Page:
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Innovative Manufacturing: How to Improve New Product Support

Oct 4, 2018

new product process

Launching a new product or producing new parts for your customer’s launch is an exciting time for any manufacturer. You could be diversifying your offerings or you may be going after new customers or markets, and it can potentially change your whole brand.

But that's probably the most important thing to recognize at this point: things are changing.

Profitable manufacturing requires repetitive processes, predictable outcomes, and a fairly linear workflow structure. But product development isn't like that. There's not an established process, multiple stakeholders are involved, and information can reside in many places at once.

So, if you're launching a new product, you'll need to manage the support behind that product to be successful. Without the right support, your new product could fail and cost you massive amounts of time and money.

Here are some tips to make your product development process better and more efficient. Plus, we'll tell you how this process can qualify for the R&D tax credit.

Take your time

Product development is a complicated process without a linear path forward. Tasks may simply take longer than expected, and while maximum efficiency is always the goal, pushing to keep your teams working at 100 percent capacity simply won't work.

Give your product development team the time they need to fully work through the challenges they face. Give them space to try things out, and then go back and fix them if something isn't right. Rushing people and putting too much on their plates won't help anything, and it could actually end up costing you more down the road.

Monitor and document engineering design, tool building and processes as these activities likely qualify for R&D tax credits.

Think smaller

When producing the components for your new product, do so in small batches to reduce queuing. This may seem counterintuitive to manufacturers who see bulk as a shorthand for efficiency and savings. However, limiting the size of your production batches can actually help your product testing personnel be more efficient while reducing the number of defects in your components thus reducing cash spent on materials.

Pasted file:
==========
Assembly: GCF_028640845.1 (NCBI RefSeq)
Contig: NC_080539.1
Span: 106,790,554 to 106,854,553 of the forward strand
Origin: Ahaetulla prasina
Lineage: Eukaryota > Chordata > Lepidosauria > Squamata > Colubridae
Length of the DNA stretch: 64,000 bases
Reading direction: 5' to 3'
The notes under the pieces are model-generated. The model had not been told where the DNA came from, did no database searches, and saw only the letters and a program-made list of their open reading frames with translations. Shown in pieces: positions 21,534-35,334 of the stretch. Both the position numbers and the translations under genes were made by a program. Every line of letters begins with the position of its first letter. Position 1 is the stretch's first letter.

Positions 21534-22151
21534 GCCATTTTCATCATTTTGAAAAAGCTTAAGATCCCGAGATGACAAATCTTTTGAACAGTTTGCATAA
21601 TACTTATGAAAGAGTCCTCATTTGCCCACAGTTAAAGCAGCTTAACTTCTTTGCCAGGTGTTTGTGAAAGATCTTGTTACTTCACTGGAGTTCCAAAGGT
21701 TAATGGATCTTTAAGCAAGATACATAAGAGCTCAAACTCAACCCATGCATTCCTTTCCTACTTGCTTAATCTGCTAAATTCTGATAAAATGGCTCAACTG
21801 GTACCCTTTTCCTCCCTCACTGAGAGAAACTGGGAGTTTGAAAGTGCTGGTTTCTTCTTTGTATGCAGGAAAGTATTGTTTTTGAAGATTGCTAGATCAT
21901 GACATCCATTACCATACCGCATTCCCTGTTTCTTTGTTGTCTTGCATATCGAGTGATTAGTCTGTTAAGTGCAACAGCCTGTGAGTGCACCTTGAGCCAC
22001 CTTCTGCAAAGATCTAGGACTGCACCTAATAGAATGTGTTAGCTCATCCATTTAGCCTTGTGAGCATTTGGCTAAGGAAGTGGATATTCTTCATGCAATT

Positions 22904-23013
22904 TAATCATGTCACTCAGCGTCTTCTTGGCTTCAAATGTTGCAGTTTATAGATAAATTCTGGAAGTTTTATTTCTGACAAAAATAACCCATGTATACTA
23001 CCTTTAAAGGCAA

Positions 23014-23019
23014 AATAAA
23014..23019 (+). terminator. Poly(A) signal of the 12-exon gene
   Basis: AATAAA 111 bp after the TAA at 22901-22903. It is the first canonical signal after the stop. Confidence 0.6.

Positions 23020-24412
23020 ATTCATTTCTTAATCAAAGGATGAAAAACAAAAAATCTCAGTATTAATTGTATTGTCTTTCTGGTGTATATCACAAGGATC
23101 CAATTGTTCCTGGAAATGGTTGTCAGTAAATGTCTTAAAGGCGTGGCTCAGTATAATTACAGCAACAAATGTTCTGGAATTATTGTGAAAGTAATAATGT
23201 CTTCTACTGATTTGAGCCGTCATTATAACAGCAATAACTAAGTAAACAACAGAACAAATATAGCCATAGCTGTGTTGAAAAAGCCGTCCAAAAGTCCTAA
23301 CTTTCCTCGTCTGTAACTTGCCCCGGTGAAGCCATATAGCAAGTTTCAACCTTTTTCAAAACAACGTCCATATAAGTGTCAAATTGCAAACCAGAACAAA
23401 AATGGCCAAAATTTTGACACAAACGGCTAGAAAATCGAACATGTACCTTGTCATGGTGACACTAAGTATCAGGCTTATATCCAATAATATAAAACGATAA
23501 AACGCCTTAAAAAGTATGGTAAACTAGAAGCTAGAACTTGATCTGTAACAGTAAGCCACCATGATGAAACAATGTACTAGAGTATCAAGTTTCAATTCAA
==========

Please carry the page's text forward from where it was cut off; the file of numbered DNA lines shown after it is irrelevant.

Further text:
As you're creating manufacturing processes for these components, keep track of any custom production set-up activities as these may qualify for an R&D tax credit.

Remember, keep your dreams for the new product big, but make sure the batches stay small.

Plan for changes

Product development is a dynamic process, and no matter how good you think your production plan is, it will likely change along the way. And that's OK.

Too often managers try to stick to their original plans even as the scope of the project or product requirements are changing. Attempting to put a square peg in a round hole will only put undue stress on your product development team and create yet more challenges for them to work through. If something isn't working or the target outcomes change, be prepared to change right along with them.

Manage your timeline

Achieving the most successful outcome for your new product development project will likely come down to how you utilize the resources at your disposal. As we mentioned before, you need to give your team time and space to work through the process. But this also means being aware of all the projects in your pipeline. Just because you have some downtime doesn't necessarily mean the time is right to start a new project.

Before you start any project, make sure you have the resources to see it all the way through. Pulling personnel off one project to finish another will make their work less efficient and put other projects at risk.

Don't be afraid to fail

The complexity of product development almost guarantees that not everything will go exactly to plan the first time around. Failure is often part of the process and the R&D tax credit rewards you for failure. As a manager, you have to accept and expect this, and not demand that your team get everything perfect on the first try. By giving them room to fail, and being supportive when that happens, you can increase the likelihood of achieving success in the end.

Supporting new product development is a difficult task for any manager, especially when expectations and pressures are high. But by following these steps and avoiding the most common mistakes, you can increase the efficiency of your teams and ultimately achieve a profitable new product launch.

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